Theatre and Dance have a deep and rich history at Kent State University.

The theatre program's roots stretch back to 1913 when Kent State students pursued theatre as an extracurricular activity. Formal theatre classes followed in 1926 and over the course of the next 20 years, Kent State's Theatre program developed into a major academic division with a national reputation. Formal dance courses began in the 1960s and by the 1970s the dance program was firmly established as an academic division. In 1994, the School of Theatre and the Division of Dance formally combined to become the School of Theatre and Dance. In 2004, Theatre and Dance joined the Schools of Music, Art, Fashion Design and Merchandising, and the Kent State University Museum to form the College of the Arts. The School of Theatre and Dance proudly celebrated its 100th Anniversary in the fall of 2013.

100 Years of the Performing Arts, 100 Years of History

1913: Walden Drama Club founded

1914: The Department of Physical Education begins offering dance classes in Folk Dance

1923: Interpretive dancing course offered for first time

1926: English Department offers first drama classes

1926: Natural dancing and clogging courses introduced in the School of Physical Education and Hygiene

1929: Kent State receives a charter to form a chapter of Alpha Psi Omega, the national honorary fraternity

1930: E. Turner Stump, newly hired English faculty member, combines fraternity drama clubs and Alpha Psi into the University Theatre producing group

1930s - 1950s: Under Professor Stump's direction, University Theatre transforms from a club into a nationally recognized major academic division. Two performance spaces are constructed for the Theatre Department.

1948: Professor Harry G. Wright, with permission from Professor Stump and KSU President George Bowman, arranges the lease of the Showboat Majestic from Captain T.J. Reynolds. The Majestic operated during the summer, sailing up and down the Ohio and Kanawha Rivers. The City of Cincinnati has owned the Showboat Majestic since 1967. It is listed on the National Register of Historic Places and as of 2013 was the last floating theatre in the United States.  

1960s: Formal dance courses are offered in two studios located in the basement of Wills Gymnasium.

1968: Kent/Blossom Arts partnership is founded on the grounds of Blossom Music Center.

1969: Porthouse Theatre, the theatre component of Kent/Blossom Arts is founded by Louis O. Erdmann and William H. Zucchero. 500 seat Porthouse Theatre pavilion is constructed on the grounds of Blossom Music Center.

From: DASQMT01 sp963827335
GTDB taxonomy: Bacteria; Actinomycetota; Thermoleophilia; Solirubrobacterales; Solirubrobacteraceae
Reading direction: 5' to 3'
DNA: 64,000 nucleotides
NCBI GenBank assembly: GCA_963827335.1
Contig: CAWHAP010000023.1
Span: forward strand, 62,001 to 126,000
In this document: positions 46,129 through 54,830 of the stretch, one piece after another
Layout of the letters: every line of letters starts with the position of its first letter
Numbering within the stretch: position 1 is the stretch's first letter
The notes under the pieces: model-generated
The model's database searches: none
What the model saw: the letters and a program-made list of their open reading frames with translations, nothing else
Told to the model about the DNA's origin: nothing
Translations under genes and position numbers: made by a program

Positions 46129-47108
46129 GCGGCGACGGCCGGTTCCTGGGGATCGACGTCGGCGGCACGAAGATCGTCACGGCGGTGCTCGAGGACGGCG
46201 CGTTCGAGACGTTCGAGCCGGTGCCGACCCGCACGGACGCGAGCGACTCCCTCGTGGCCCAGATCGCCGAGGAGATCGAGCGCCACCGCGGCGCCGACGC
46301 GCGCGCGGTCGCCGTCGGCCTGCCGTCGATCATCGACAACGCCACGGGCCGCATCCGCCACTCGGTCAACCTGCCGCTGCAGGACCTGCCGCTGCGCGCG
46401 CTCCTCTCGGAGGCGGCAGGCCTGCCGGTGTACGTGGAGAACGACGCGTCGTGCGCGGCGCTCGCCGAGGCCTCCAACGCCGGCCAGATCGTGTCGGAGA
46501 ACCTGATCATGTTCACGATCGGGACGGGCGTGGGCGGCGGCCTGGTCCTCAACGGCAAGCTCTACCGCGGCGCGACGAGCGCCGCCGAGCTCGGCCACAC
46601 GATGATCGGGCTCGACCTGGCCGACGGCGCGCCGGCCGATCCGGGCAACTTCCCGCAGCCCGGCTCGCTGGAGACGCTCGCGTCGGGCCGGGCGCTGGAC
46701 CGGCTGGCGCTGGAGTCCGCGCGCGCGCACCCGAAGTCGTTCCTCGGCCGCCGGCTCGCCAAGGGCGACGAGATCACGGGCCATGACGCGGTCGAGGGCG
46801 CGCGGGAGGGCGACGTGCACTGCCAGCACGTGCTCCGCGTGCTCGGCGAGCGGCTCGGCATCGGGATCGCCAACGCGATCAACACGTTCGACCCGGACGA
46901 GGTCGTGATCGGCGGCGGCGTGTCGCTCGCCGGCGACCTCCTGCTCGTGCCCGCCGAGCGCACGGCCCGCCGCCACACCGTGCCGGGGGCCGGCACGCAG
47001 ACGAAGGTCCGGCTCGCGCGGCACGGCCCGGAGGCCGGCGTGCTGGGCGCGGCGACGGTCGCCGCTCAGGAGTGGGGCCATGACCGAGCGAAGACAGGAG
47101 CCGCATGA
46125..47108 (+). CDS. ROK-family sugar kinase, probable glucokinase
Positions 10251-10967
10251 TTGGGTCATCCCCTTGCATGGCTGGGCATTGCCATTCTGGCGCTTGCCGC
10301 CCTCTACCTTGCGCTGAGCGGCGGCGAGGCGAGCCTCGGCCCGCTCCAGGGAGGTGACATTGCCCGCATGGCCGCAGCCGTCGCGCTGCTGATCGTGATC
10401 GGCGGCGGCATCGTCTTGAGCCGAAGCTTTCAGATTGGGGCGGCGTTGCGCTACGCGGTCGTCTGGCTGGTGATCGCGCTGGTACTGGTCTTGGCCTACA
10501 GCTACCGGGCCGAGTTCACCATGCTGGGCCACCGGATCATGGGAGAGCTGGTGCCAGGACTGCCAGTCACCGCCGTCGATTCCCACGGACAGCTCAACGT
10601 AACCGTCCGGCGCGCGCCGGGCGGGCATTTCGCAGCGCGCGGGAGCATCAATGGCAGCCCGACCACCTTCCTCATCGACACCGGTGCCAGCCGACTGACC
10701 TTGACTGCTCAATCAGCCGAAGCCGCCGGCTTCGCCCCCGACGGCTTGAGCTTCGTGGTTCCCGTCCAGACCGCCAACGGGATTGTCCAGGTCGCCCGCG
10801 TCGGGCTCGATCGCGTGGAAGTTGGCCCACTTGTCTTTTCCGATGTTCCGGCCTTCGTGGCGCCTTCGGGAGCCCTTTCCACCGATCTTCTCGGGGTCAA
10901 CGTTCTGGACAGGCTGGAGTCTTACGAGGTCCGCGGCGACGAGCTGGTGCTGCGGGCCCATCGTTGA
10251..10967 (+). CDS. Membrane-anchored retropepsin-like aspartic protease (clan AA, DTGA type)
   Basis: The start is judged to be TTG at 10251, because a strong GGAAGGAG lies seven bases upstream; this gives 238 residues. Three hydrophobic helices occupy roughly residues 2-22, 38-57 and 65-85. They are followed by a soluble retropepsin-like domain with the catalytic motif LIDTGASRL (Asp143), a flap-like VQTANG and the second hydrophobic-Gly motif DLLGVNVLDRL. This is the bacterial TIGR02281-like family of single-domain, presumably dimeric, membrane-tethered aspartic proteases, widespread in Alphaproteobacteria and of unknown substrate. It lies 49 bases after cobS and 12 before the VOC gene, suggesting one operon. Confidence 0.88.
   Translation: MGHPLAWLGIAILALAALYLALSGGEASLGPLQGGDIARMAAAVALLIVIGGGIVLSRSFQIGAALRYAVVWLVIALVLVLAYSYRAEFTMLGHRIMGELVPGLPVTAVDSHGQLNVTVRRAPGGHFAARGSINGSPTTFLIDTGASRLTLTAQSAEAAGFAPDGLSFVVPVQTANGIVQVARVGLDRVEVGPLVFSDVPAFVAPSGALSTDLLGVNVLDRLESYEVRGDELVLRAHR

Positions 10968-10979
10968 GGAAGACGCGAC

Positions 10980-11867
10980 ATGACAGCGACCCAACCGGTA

1970s: Dance curriculum is expanded to prepare for the offering of a degree in dance.

1980: New classrooms, a scene shop, and Wright-Curtis Theatre, named for G. Harry Wright and Earl E. Curtis, are added to the Music and Speech Building. This new "Theatre Wing" helped transform the building into a comprehensive learning facility for theatre and dance.

1980: First student to major in Dance graduates from the School of Physical Education, Recreation and Dance with a Bachelor of Science in Dance.

1983: The Division of Theatre parts ways with the School of Speech and becomes the School of Theatre. The new school offers BA, BFA, MA, and PhD degrees in Theatre. New professional theatre training programs are instituted and the school seeks to define the identity of the doctorate program as separate from the School of Speech.

1983: Professional dance courses are re-categorized from Physical Education to Dance.

1990: Kent Dance Ensemble established.

1993: Theatre faculty elects to adopt a more Master of Fine Arts degree focused in professional training and eliminates the doctorate program.

1994: The Division of Dance formally joins the School of Theatre after decades of unofficial collaboration. The school becomes the School of Theatre and Dance. Dance becomes a Bachelor of Fine Arts degree rather than a Bachelor of Science Degree.

2004: College of the Arts is formed, formally joining the Schools of Theatre and Dance, Music, Art, Fashion Design and Merchandising, and the Kent State University Museum.

2004: The School of Theatre and Dance is accredited by the National Association of Schools of Theatre and the National Association of Schools of Dance.

2006: Kent State University receives its largest capital gift in university history when the Roe Green Foundation pledges $6.5 million towards the new construction and renovation of what will become the Roe Green Center for the School of Theatre and Dance in the Music and Speech Building. 

2010: The Roe Green Center for the School of Theatre and Dance is completed. Over 70,000 square feet of new and renovated performance, design, rehearsal and learning space is added to the existing Music and Speech Building, including new dance studios, a lighting lab, welding lab, scenic and costume design studios and labs, and the renovation of the Music Library into the Performing Arts Library. The new construction building also creates a new facade and street presence on Theatre Drive, a new lobby, and the Erdmann-Zucchero Black Box Theatre. 

2013: The School of Theatre and Dance celebrates its 100th anniversary. 

2015: The Kent Dance Ensemble celebrates its 25th Anniversary.